Expats and Aliens
8 THINGS BEING AN EXPAT HAS TAUGHT ME
1. A Smile is Amazing
When living abroad, communication often becomes an issue. Most of us don’t have the luxury of speaking the local language and even with some pretty valiant attempts to learn, there will often be communication break downs. When this happens, the best thing you can do is smile. Smiling is a universal language. A smile can help you resolve a problem peacefully or get you a discounted price. A smile can even get you invited into a home for a meal or to a local wedding. When communication has broken down and frustrations are mounting, always remember something as a simple as a smile can save the day.
2. Life Can be Easier or Life Can be More Difficult. It’s Up To You
You can expect life in a foreign country to be wildly different from what you are used to in your native homeland. Whether this is good or bad is really up to you. Life as an expat is all about how you take it. I have two neighbors who are both roughly the same age and living quite similar lifestyles. They both have local wives, ride motorbikes, and are retired. One sits home all day drinking beer and complaining about the Khmer people, what they are doing wrong, how terrible the food is, and why the country is a dump. The other goes to the gym regularly, speaks some Khmer (the local language), eats the food, and generally loves his life and his time here. Both retired sixty something year olds, living as expats. The difference, one has adapted to his new homeland and the other wants his new country to adapt to him.
3. I’m Very Lucky and If You’re Reading This You Probably are Too
There is nothing than can illustrate just how lucky you truly are like traveling and living in developing countries. You realize all those little things you used to consider problems back home and spend all your time stressing out over, pale in comparison to what these people have to deal with on a day-to-day basis. It’s hard to get upset because you can’t afford the latest iPhone or your internet is down for a day when people just across the street are showering in a bucket and trying to scrounge together enough money to eat today.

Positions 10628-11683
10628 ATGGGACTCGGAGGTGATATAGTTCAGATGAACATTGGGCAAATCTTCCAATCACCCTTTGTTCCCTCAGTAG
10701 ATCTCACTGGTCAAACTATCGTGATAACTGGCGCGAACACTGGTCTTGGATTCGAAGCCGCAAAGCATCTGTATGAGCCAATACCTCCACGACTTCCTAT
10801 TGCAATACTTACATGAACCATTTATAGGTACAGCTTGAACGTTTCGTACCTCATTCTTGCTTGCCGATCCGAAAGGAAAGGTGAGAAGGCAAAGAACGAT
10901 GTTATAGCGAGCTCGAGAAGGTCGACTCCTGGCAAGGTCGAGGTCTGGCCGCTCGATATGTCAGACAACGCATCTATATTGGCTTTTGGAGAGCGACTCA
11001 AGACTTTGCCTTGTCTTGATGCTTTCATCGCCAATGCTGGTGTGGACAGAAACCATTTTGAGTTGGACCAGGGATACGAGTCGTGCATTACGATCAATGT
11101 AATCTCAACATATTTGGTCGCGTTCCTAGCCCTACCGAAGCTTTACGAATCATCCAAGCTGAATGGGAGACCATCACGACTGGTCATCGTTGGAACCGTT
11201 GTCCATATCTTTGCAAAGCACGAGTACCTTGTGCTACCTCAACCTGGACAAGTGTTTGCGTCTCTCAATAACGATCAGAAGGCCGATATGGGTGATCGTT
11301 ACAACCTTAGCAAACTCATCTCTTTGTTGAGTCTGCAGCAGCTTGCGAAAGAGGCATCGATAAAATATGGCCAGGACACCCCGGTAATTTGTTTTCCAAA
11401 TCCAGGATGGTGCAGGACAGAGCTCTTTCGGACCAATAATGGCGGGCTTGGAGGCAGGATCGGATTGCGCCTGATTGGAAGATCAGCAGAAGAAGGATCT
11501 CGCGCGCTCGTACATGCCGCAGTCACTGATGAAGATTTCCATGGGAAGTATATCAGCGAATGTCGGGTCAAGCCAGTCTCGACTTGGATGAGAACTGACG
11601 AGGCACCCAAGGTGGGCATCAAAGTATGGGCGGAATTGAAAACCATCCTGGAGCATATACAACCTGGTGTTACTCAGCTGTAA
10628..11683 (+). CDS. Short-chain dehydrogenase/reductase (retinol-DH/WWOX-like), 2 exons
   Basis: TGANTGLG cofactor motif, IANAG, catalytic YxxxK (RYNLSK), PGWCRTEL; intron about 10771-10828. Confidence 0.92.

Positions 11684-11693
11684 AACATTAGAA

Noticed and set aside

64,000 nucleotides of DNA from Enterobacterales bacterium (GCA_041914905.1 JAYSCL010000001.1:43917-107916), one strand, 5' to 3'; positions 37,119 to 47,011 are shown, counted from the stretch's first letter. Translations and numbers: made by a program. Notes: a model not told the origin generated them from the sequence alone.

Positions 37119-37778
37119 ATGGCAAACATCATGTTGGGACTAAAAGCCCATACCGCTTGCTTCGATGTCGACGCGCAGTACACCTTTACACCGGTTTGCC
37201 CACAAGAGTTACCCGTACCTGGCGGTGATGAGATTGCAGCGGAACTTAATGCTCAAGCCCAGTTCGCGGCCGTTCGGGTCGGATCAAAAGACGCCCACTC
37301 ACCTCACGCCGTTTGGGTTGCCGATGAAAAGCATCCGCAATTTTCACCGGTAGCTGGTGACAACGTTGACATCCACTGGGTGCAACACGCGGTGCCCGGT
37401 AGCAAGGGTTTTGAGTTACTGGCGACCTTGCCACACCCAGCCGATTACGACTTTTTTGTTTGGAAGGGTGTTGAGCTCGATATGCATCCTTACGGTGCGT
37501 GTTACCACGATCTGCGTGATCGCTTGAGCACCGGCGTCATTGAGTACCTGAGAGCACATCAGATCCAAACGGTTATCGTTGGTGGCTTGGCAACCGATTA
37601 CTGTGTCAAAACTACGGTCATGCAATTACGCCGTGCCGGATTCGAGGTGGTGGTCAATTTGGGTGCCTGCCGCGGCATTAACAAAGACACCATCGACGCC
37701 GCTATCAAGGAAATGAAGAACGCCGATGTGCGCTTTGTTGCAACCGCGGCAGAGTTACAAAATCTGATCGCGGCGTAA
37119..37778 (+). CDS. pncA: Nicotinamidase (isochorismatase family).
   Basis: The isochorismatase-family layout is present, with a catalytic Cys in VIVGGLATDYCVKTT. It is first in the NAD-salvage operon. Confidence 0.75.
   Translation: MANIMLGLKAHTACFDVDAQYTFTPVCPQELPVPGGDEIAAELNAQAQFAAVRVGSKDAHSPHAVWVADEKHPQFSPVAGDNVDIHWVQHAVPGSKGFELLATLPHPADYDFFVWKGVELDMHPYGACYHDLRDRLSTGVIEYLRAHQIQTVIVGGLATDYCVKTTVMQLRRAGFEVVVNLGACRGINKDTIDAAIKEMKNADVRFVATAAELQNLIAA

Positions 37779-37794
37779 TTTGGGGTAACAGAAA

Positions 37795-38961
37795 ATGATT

4. The World is More Beautiful than You Think
My oh my, what a wonderful world. This planet is full of breathtaking and just downright amazing this that you will never get to see if you spend your whole life living in a bubble. You need to get out and see the world. Go places and do things. You only have one life, don’t waste it.
5. Time Passes Very Quickly
Living as an expat it sometimes feels like I am in a time warp. Not a lot changes for me here, but back home I see my friends getting married and having kids, advancing in their careers, and buying new homes. We slowly drift apart and have less and less in common. Sometimes, it’s hard not to reevaluate my decision to become an expat and wonder where I would be if I stayed in America continuing on the corporate path. Who would I be now and how would my life be different? More importantly, would I be happier? Gauging from the stressed out appearances of my slowly balding friends with their ever increasing waistbands and silly complaints on Facebook, I don’t think so.
6.America is the Land of Variety
You don’t really appreciate how much variety America has to offer until you leave. I remember the days of going to the mall or Wal-Mart where anything you could possibly want is there to be purchased. Living here in Cambodia, there are just some things no amount of money can buy. If you are really dedicated to particular brands or items and you can’t imagine your life without them, I highly recommend you bring along a large supply when you move. Don’t expect your new homeland to have even half of the variety we are offered on a daily basis in America.
7.They Don’t Understand Why Your are Angry and They Never Will
There is no point getting all bent out of shape and hollering or yelling about things. You have to understand that things work differently in your new land. Just because 3:00pm meant 3:00pm back in America, that doesn’t mean it works that way here. Appointments and meeting times are mere suggestions. They don’t understand why you are angry because they blocked your motorcycle in when they parked their car, besides you’re supposed to know they probably left it in neutral so you could just roll it out of the way. Rather than getting enraged about little things and acting like a fool, learn to adapt to a new set of rules. You can’t change the country, either learn to like it and love it or get the hell outta there.
8.Developing Countries are Literally Developing
And they start every morning at 7am. Sometimes you may think it’s just on your street, or it’s because they are currently working on a building behind you, but no. It’s the whole damn country. And once they finish with that building behind you, they will start banging on the building in front of you at 7am. I guess the clue was in the name. I should have taken the words developing country more literally, but just every once in a while it would be nice to have a peaceful meal without the sounds of construction echoing in the background.